Chennai: US-based venture capital and private equity firm Trident Capital has scaled back its India investment plans by as much as 60% after it managed to raise only half the targeted amount last year for its seventh fund amid the economic downturn.
“This has been the worst fund-raising environment,” Trident’s managing director Venetia Kontogouris said over the phone. “So, we want to be very cautious and we don’t want to provide cheques to businesses who won’t make it.”
So far this year, the private equity firm hasn’t made any investments in India because valuations quoted by Indian start-ups were high, Kontogouris added.
Last year, Trident planned to invest $150 million (Rs726 crore) in India over three years from its seventh fund. But more than a year after that announcement, that amount has been slashed to about $50-60 million.
The move was prompted by Trident’s ability to raise just $400 million in 2008 for its seventh fund, far lower than expectations of $600-800 million.
“There is still this dichotomy where venture capitalists are interested in investing in countries like India and China, but they are having trouble raising capital,” said Kalpana Jain, a senior director at consulting firm Deloitte Touche Tohmatsu’s Indian unit.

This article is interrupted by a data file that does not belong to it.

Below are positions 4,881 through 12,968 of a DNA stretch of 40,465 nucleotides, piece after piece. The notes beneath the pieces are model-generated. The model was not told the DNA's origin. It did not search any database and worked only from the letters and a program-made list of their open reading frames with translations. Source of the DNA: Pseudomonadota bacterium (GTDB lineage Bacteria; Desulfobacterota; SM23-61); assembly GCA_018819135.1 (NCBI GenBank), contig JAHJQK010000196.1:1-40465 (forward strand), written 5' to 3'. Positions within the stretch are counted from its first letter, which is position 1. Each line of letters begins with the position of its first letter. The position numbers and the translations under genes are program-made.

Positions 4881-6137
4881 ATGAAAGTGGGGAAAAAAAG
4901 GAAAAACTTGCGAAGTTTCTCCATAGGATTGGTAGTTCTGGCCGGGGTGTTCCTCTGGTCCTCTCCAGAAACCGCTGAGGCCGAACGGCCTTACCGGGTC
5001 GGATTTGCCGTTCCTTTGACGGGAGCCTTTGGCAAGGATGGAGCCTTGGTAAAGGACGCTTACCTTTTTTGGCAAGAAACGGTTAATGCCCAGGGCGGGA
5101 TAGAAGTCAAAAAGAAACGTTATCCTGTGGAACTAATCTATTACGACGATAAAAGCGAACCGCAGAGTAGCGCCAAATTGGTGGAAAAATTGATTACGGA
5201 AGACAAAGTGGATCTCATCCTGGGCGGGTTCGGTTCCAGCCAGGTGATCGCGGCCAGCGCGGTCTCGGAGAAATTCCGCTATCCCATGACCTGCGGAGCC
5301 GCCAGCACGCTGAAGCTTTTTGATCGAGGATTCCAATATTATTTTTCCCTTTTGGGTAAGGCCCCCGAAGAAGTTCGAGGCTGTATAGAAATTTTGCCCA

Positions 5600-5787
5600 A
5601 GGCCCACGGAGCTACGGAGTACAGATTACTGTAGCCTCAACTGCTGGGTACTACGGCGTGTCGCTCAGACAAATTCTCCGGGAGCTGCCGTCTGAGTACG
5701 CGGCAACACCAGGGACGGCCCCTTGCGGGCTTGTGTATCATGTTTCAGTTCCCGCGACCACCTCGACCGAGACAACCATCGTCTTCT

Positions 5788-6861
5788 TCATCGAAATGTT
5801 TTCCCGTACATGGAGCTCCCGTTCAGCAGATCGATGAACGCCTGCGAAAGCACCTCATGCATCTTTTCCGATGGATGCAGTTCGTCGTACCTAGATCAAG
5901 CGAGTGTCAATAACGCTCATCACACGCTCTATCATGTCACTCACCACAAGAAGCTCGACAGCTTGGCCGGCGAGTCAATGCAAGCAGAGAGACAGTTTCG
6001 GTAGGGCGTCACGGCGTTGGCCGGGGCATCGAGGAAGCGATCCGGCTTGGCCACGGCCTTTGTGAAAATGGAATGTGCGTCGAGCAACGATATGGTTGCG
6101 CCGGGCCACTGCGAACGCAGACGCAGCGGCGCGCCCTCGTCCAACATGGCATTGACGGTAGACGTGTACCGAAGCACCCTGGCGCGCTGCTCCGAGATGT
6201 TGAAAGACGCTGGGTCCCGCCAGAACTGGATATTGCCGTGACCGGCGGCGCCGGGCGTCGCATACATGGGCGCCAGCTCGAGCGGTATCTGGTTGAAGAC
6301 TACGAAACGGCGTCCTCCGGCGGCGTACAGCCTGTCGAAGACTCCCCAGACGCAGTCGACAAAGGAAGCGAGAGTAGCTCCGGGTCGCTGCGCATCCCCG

Trident’s investment cutback may be a sign that venture capital flow into India for the rest of 2009 will continue to be just a small fraction of last year’s level.
During the first half of 2009, overall venture capital investments in India plummeted 70% to $117 million from $413 million in the same period last year, according to Chennai-based research group Venture Intelligence.
The number of deals dipped by more than half to 27 during the January-June period from 67 deals a year earlier.
Trident, which has been around for more than two decades, has $1.5 billion under management in more than 150 companies globally.
In India, it has invested close to $40 million in about five companies including a slew of outsourcing service providers such as Bangalore-based Microland, an information technology infrastructure management company, and Outsource Partners International, a provider of finance, tax and accounting outsourcing services, as well as Pune-based Neilsoft, an engineering and technology solutions company.
The company’s negotiations with a few Indian companies earlier this year didn’t result in any deals because start-ups’ valuations, at three-four times forecast 2009 revenues, were more than double Trident’s comfort level of a 1.5 multiple, Kontogouris said.
“We are still in a price-discovery market in the new environment,” Deloitte’s Jain said. “There are still people who have their heads in the sand and have not rationalized their valuation expectations.”